Non-bank brands have more options than ever to launch their own credit cards (Synchrony Financial is staying in the game with Walgreens’ new credit cards, but new BaaS providers like Synapse are introducing interesting new offerings focused specifically on credit).
4. Why are payments and investing becoming the same thing?
You can now buy a sandwich with bitcoin, thanks to Bakkt and Quiznos.
NCR, one of the largest ATM operators in the US, will acquire LibertyX, a cryptocurrency software provider, to enable crypto withdrawals.
UnitPlus is enabling people to pay for goods with their ETF portfolios.
I guess this is the the logical conclusion of the atomization of banking — fintech companies can combine financial services functions in whatever combinations they please. I suppose I shouldn’t be surprised that two of the more engaging functions — spending and investing — are being bundled into the same product.
But, like, why? Why is this happening?
Here’s the case that UnitPlus makes:
If you think about what all these payment methods have in common, you'll notice that until money is used for payments, it hasn't been working productively for us. It sits in our current accounts and eWallets and is literally waiting for the moment to get used for transactions. Why isn't there a payment method where the money is actively working for us until we spend it? With the current real inflation rate of 1.25%, money is losing value every time we make a payment.
Interesting argument, but here’s the thing — that money sitting in our current accounts and eWallets? It’s safe. That’s why it’s there. It’s great to have some of my money “working productively”, but I’ve found it’s generally a good idea to not have it all working in case, you know, it has a bad day at work and suddenly I can’t buy that Quiznos sandwich I’ve been craving.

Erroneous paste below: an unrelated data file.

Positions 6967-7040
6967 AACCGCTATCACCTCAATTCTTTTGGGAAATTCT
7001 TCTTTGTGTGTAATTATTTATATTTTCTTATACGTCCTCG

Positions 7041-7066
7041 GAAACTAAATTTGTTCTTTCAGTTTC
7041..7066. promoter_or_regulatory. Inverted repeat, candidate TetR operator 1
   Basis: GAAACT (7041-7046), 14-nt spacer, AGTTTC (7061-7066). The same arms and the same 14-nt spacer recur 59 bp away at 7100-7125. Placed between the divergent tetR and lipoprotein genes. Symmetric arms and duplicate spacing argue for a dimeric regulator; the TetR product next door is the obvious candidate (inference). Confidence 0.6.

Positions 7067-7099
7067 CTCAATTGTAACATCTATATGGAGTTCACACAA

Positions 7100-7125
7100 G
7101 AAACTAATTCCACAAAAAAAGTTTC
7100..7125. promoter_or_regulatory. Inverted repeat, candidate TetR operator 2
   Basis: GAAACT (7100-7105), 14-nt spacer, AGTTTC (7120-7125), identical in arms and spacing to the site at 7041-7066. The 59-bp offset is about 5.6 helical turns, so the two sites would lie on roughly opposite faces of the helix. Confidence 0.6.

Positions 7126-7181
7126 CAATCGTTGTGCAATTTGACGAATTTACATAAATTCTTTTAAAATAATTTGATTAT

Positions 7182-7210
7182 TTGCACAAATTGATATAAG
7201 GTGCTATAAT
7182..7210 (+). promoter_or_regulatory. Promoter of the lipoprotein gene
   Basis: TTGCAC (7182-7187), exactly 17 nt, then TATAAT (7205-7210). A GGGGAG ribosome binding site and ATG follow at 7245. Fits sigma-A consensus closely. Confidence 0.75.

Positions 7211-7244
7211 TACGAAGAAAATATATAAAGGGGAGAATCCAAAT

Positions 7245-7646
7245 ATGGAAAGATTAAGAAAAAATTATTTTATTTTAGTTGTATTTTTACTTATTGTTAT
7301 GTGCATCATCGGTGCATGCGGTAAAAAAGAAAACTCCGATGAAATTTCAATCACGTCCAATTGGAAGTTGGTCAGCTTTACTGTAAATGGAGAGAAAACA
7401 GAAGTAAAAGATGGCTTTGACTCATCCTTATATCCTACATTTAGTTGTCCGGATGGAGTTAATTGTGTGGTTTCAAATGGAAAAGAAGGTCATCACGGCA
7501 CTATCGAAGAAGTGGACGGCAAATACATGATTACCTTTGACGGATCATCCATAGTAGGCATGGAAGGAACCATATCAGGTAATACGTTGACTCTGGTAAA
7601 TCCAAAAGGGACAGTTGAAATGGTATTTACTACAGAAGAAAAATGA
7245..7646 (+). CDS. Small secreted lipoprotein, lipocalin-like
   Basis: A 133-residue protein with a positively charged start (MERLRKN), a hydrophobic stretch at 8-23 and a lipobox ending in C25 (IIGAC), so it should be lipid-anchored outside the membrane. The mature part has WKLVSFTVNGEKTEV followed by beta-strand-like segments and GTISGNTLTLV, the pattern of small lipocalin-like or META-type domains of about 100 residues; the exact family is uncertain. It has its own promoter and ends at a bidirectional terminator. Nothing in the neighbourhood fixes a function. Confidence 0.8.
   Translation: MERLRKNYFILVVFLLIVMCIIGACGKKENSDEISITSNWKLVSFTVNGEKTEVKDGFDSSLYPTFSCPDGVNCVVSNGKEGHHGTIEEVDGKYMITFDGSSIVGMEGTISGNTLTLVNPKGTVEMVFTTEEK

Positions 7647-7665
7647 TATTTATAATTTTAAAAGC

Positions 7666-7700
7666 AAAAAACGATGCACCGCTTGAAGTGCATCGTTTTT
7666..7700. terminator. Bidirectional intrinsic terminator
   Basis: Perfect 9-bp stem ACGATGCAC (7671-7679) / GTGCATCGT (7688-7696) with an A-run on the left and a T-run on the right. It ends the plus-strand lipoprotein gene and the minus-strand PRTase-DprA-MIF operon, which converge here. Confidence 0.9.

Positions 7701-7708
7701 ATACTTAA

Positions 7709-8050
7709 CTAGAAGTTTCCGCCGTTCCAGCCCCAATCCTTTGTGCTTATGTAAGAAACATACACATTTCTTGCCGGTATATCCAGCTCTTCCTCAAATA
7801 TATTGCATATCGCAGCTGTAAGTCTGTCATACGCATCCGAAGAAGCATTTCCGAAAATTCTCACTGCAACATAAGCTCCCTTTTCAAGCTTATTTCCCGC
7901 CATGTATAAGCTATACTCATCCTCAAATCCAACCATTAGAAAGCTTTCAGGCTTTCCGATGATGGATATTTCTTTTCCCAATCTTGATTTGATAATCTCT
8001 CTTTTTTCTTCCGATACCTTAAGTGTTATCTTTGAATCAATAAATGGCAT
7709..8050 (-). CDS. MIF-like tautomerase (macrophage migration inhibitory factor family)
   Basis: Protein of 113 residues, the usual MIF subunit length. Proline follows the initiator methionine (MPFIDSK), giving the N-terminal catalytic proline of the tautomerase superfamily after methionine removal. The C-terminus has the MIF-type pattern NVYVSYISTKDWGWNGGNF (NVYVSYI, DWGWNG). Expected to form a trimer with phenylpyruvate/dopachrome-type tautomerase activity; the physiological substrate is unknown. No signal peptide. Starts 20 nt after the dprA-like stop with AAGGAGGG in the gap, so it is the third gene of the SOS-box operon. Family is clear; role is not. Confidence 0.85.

5. Pay-in-4 plays merchants against themselves.
Afterpay introduced in-app ads:
Afterpay will introduce ads to its app for the first time with a new option that lets retailers buy featured placements for promotions and products through a pay-per-click model. The Australian buy now, pay later platform said the move comes after early tests showed that Afterpay Ads achieved a 20% lift in sales as compared to non-promoted listings within the app. … “It’s an ideal time for us to make this service available to brands, as they can leverage it as an added customer acquisition tool going into the busy holiday shopping season,” Zahir Khoja, general manager of Afterpay North America, told Adweek.
It’s not just Afterpay. Klarna, the other big pay-in-4 BNPL provider, has been doing affiliate marketing for a while now. Here’s David Sykes, President of Klarna North America, describing the shift:
A year to 18 months ago, most of our conversations with large partners were with the payments people. We were really bucketed into that payment mix, comparing us to PayPal or a traditional credit card. These days, we’re just as likely to speak to the marketing teams.
This is literally a case of the right hand not knowing what the left hand is doing. Merchants’ payments teams are dropping new customers into Klarna and Afterpay’s laps and Klarna and Afterpay are selling them right back to merchants’ marketing teams.
Alex Johnson is a Director of Fintech Research at Cornerstone Advisors, where he publishes commissioned research reports on fintech trends and advises both established and startup financial technology companies.
To quote Jeff Bebe, “it's not about money and popularity. Although, some money would be nice”.